Difference? The question is strangely worded. This 'kind' of music that is spoken of could be called music that is turned inside out so that the 'differences' appear to be more visible (heard) but only really because the structural elements have been organised in such a way as to clearly show their interrelationship. The more sharply defined the textual elements the more apparent their differences; and thus the more structured the music. On a formalist level, music not of this 'kind' tends to blur or obliterate its contained differences, harmoniously cancelling out each element with all the other elements (musical hegemony?) in pursuit of some sort of balanced, smoothed-out object - otherwise called a 'sealed text'. The role, then, of highlighting systemised differences would be to pen the musical text, to turn it inside out.
Aside from this, my approach to music arrangement (which is, incidentally, 50% of the compositional process) stems more from a practice of graphic design then from a knowledge of music theory. I have a 'natural bent' toward the design based upon bold lines, sharp edges, dynamic forms, as opposed to the messy, grey pencil sketch. Thus, I would call my music 'graphic' in every sense of that word. Its effect would be pleasurable (I hope) - but the sort of pleasure derived from knowing, being exposed to, feeling the underneath of the music. The area of this 'kind' of music's effect is still largely uncharted, but mainly because its political function is still heavier or louder being the quality, effect and feel of the actual music. This means that words like "boring" and "intellectual" are prompted more by a reactionary stance then an evaluation of this kind of musical approach.
Yes and no. I spent 1975 to 1979 fighting personal style until I realised it was pretty silly to attack it from the angle of denying its existence. Style is style - but things are more interesting beyond style. If my style is analytical, then the style is only superficial and dull compared to the actual analysis. Personal style (with that emphasis) smothers the open text with the well worn blanket of artistic intention - that's great historicist shadow of the artist. What I'm still attacking, though, is the way that personal style fits into critical evaluation. As part of any sort of art practice it is, to say the least, impotent. Replace the phrase in your question "your personal style" with "a particular approach" and I would be more comfortable. In fact, the further away I am from art that is created by individual humans (as opposed to art that is culturally produced) the happier I am. To quote myself from three or so years ago: "human being: being human - what a way to be". Yes, I'm still 'cynical'.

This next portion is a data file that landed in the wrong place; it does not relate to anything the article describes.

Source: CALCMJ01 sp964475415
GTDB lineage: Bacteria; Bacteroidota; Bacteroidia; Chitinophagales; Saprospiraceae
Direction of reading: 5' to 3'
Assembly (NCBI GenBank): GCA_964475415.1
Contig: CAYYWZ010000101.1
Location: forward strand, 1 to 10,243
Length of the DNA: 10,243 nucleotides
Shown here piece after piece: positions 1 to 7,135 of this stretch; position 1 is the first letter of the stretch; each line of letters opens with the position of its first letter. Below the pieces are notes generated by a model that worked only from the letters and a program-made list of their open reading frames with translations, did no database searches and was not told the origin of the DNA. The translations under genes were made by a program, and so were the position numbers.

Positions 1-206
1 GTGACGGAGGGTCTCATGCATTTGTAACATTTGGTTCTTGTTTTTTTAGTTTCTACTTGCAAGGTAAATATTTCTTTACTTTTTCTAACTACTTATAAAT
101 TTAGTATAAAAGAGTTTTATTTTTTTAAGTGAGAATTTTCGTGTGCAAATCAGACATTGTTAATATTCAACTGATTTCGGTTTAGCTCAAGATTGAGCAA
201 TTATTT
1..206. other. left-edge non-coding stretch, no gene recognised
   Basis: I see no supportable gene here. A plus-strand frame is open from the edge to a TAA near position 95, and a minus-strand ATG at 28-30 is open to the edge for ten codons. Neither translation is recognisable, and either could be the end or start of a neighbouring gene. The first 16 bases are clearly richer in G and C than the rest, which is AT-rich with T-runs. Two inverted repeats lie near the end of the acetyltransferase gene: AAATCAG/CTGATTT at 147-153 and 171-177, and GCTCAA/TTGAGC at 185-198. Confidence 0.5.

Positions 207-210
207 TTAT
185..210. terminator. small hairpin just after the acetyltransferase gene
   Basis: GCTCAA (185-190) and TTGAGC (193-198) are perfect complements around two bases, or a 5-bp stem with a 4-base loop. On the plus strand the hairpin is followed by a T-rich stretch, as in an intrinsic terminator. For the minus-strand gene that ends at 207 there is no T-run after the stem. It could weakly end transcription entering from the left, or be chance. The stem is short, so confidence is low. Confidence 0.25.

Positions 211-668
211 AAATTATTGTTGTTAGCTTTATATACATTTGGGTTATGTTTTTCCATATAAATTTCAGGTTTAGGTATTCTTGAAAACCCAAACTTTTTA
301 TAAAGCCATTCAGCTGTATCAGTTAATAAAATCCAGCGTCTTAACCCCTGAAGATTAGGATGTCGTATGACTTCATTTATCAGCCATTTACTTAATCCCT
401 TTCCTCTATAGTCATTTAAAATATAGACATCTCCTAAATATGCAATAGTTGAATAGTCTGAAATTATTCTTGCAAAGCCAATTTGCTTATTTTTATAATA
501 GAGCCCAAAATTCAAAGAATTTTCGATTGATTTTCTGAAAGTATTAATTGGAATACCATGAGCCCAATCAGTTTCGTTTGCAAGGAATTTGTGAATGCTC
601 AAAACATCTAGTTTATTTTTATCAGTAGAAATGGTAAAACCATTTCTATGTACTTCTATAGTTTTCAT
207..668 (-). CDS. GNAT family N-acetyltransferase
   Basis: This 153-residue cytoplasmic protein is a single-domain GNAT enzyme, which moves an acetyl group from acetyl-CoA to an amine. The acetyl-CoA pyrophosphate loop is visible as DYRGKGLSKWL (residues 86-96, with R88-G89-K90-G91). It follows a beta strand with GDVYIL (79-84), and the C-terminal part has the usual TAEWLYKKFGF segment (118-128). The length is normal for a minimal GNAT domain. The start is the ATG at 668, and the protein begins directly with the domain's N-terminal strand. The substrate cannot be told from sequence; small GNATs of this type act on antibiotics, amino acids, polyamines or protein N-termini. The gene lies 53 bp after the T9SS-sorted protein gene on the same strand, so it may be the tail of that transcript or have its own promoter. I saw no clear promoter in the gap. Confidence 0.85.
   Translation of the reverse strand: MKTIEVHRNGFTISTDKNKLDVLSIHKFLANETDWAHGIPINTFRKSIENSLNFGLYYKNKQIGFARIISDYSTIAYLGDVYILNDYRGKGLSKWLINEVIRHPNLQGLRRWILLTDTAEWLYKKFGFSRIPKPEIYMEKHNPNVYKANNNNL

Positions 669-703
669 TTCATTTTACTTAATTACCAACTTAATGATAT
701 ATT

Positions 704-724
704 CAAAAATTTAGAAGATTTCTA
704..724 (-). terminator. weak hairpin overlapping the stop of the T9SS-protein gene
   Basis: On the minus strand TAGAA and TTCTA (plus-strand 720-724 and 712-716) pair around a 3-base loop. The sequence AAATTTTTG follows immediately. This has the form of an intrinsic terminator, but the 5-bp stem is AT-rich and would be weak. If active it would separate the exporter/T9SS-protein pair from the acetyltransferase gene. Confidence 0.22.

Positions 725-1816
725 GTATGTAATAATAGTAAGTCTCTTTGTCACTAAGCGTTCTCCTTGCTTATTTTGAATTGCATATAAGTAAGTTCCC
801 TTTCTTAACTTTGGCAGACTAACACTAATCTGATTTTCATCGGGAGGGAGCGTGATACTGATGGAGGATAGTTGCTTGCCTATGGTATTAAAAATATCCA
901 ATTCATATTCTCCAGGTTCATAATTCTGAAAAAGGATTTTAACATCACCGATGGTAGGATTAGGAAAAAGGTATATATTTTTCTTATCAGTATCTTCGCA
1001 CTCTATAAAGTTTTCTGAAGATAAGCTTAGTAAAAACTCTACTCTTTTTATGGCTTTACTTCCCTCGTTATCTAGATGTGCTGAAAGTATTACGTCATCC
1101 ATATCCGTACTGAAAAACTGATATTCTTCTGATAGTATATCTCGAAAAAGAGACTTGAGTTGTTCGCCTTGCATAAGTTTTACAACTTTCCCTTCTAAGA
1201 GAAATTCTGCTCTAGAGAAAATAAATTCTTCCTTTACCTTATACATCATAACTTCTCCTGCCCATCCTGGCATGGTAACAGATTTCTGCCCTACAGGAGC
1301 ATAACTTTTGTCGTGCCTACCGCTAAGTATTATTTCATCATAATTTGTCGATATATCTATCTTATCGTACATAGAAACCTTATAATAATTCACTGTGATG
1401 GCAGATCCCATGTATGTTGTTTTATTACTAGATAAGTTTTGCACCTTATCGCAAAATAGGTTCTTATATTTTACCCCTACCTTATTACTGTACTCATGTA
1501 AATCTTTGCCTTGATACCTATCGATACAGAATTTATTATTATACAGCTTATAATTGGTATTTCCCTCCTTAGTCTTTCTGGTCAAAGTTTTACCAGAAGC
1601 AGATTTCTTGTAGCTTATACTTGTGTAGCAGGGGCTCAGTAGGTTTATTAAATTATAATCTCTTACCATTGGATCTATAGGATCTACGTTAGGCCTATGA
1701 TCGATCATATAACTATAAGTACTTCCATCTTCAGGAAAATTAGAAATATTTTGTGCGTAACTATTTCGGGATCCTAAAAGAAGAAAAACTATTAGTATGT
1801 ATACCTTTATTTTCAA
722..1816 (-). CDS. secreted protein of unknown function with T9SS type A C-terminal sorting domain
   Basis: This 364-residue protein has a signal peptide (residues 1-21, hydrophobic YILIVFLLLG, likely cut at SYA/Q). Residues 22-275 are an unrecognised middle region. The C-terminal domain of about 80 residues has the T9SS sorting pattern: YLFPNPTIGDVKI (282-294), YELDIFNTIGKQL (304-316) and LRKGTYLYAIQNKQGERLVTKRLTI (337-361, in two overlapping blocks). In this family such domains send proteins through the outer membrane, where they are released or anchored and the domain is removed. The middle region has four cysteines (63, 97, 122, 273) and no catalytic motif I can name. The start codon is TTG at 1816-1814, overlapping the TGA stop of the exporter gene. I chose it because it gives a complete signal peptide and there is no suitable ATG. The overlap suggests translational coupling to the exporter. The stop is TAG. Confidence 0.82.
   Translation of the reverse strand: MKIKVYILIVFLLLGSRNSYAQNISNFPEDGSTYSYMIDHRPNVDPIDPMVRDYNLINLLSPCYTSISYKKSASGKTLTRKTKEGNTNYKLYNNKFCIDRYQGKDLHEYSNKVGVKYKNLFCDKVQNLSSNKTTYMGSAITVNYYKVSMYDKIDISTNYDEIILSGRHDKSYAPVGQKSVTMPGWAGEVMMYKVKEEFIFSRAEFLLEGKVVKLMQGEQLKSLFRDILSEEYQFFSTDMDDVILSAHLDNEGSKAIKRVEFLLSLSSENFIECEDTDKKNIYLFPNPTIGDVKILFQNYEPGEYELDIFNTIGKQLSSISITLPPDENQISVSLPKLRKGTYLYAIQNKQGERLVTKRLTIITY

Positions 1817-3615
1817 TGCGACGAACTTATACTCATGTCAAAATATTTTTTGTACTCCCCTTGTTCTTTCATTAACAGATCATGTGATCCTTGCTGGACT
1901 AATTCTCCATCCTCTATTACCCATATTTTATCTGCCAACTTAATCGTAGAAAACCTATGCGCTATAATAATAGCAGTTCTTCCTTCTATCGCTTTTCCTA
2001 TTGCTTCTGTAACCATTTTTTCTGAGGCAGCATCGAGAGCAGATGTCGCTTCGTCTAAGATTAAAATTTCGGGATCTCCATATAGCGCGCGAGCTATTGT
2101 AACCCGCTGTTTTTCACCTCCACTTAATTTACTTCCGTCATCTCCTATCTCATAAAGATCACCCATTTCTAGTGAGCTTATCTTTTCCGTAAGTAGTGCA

Before we start particularising a notion of quotation into a series of approaches, we should go over the basic question - what is a quotation? Perhaps we should first try to discover what isn't a quotation. We are thus landed with a conceptual paradox: on one side we can say that everything has a quotation basis in reference to (any) history; on the other hand we can say that this basis can be relatively ignored in reference to the uniqueness of each thing, the soleness of its utterance. Therefore, we should perhaps avoid using such broad distinctions for specific definitions.